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Antarctic Team Halfway to Dome
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China's 21st Antarctic expedition, the Kunlun Dome A Inland Icecap Expedition, has made it halfway to its goal.


The expedition team has covered 640 kilometers since setting out from Zhongshan Station, on the coast, on December 14. The team, comprising 10 Chinese scientists and two journalists, is headed toward Dome A, the highest icecap in Antarctica.


Wang Zipan, a team scientist, told Xinhua News Agency that the group has passed a region of steep slopes adjacent to the coast, the most dangerous section of the first part of the journey owing to its many crevasses.


The team is now headed southward along a line 77 degrees east longitude.


The team is setting up signs every two kilometers and a special signpost using empty gasoline drums every 10 kilometers. Radio relay stations are also being left along the way.


The entire journey will cover 1,300 kilometers and is expected to be finished in 70 days.


Standing 4,083 meters above sea level, Dome A is the highest icecap in the South Pole. Also the farthest dome inland from the coast, Dome A is known as one of the world's most inaccessible places.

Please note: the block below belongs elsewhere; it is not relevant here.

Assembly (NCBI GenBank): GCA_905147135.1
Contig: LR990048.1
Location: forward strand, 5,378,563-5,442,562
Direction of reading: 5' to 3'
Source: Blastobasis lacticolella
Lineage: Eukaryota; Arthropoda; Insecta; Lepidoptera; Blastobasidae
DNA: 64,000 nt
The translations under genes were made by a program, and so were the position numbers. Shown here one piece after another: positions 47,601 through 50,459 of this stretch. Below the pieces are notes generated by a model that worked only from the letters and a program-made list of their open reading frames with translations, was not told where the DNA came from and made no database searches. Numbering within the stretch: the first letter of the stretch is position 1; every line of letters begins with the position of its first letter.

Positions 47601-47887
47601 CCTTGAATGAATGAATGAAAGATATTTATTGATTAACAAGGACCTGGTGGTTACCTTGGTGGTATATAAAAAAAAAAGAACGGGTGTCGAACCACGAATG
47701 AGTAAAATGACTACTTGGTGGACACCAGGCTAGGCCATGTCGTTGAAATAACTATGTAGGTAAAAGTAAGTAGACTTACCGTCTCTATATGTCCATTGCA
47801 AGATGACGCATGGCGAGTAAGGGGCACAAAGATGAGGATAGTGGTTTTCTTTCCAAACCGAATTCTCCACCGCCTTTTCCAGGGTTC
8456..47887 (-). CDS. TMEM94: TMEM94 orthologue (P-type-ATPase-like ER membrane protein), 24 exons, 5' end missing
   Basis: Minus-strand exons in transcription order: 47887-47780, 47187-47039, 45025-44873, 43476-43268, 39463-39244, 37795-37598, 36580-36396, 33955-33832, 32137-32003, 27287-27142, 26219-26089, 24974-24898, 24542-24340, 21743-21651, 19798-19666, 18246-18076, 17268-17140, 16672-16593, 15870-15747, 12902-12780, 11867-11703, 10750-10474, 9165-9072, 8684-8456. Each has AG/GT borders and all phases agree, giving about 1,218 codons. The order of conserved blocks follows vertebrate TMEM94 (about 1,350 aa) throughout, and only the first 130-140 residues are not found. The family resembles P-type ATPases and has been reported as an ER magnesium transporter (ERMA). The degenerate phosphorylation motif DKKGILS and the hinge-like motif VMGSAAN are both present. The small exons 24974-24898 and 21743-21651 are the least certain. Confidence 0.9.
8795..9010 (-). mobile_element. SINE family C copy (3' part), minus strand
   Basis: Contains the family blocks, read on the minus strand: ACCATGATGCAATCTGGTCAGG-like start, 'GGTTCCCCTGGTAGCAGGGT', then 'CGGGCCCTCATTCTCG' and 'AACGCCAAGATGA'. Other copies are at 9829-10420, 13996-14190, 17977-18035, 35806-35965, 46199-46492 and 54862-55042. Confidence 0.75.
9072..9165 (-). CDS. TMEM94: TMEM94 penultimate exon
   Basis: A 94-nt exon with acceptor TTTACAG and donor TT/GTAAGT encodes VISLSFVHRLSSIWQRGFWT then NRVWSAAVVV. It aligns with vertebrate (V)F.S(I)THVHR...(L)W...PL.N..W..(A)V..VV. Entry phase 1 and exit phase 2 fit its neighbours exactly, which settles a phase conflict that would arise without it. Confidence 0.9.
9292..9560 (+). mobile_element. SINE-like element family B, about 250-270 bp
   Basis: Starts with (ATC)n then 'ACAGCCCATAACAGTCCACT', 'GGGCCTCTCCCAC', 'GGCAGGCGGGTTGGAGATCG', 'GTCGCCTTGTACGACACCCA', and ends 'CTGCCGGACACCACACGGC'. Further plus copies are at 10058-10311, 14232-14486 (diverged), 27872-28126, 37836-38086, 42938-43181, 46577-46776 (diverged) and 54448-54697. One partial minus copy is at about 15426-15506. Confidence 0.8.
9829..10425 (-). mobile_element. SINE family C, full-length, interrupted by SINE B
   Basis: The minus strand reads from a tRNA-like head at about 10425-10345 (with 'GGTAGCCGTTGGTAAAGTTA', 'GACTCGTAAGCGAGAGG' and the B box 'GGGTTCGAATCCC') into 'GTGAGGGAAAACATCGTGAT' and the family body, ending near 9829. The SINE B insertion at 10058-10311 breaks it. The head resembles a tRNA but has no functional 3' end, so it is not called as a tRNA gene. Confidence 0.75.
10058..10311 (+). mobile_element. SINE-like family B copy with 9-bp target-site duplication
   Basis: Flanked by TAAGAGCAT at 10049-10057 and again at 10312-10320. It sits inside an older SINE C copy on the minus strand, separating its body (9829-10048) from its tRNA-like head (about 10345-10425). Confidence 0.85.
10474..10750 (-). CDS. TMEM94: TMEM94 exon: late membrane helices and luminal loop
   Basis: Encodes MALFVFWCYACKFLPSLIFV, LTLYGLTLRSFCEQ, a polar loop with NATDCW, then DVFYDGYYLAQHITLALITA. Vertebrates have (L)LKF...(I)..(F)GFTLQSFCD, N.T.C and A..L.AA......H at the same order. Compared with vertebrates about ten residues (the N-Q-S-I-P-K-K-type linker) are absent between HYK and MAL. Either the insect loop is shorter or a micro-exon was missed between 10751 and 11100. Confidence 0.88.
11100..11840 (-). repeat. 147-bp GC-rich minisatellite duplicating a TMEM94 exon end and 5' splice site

The scientists plan to collect ice samples and conduct a variety of experiments on the peak. They are also scheduled to erect a temporary weather observatory.


"Dome A is a crucial point on the South Pole. No systematic scientific research has been done by any countries at Dome A before. To climb up the peak of Dome A and conduct research there will be a breakthrough in humankind's polar exploration," said Wei Wenliang, a Chinese Arctic and Antarctic Administration (CAA) official.


The expedition is part of the preparations to build a permanent research station in the inland area, a project included in China's 11th Five-Year Plan (2006–10).


China has already built two permanent research stations in Antarctica: the Great Wall Station on King George Island in 1985 and Zhongshan Station in 1989.


The 21st Antarctic expedition set out from Shanghai on October 25 aboard the Xuelong (Snow Dragon), a polar science research icebreaker. The 146 expedition members arrived at Zhongshan Station on November 29.


China's previous Antarctic explorations have included research in the fields of polar glaciology, upper atmospheric physics, bioecology and physical oceanography.  

(China Daily December 27, 2004)

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